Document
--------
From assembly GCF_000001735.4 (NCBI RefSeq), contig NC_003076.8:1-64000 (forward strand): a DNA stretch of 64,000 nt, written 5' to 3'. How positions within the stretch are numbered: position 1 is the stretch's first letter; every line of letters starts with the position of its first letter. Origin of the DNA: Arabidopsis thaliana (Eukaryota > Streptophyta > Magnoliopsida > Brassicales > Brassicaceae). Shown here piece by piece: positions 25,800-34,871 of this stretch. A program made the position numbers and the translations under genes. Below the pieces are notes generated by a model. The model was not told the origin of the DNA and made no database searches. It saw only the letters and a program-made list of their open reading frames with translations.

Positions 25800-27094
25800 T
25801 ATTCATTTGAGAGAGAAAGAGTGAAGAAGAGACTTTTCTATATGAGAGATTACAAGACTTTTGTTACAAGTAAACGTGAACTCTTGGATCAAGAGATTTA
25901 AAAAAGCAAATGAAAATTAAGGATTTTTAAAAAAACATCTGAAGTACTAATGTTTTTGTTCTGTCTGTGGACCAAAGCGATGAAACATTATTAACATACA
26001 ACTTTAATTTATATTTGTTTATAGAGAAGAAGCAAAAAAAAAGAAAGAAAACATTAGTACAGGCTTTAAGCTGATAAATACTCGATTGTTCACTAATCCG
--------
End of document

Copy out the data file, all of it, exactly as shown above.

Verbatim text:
From assembly GCF_000001735.4 (NCBI RefSeq), contig NC_003076.8:1-64000 (forward strand): a DNA stretch of 64,000 nt, written 5' to 3'. How positions within the stretch are numbered: position 1 is the stretch's first letter; every line of letters starts with the position of its first letter. Origin of the DNA: Arabidopsis thaliana (Eukaryota > Streptophyta > Magnoliopsida > Brassicales > Brassicaceae). Shown here piece by piece: positions 25,800-34,871 of this stretch. A program made the position numbers and the translations under genes. Below the pieces are notes generated by a model. The model was not told the origin of the DNA and made no database searches. It saw only the letters and a program-made list of their open reading frames with translations.

Positions 25800-27094
25800 T
25801 ATTCATTTGAGAGAGAAAGAGTGAAGAAGAGACTTTTCTATATGAGAGATTACAAGACTTTTGTTACAAGTAAACGTGAACTCTTGGATCAAGAGATTTA
25901 AAAAAGCAAATGAAAATTAAGGATTTTTAAAAAAACATCTGAAGTACTAATGTTTTTGTTCTGTCTGTGGACCAAAGCGATGAAACATTATTAACATACA
26001 ACTTTAATTTATATTTGTTTATAGAGAAGAAGCAAAAAAAAAGAAAGAAAACATTAGTACAGGCTTTAAGCTGATAAATACTCGATTGTTCACTAATCCG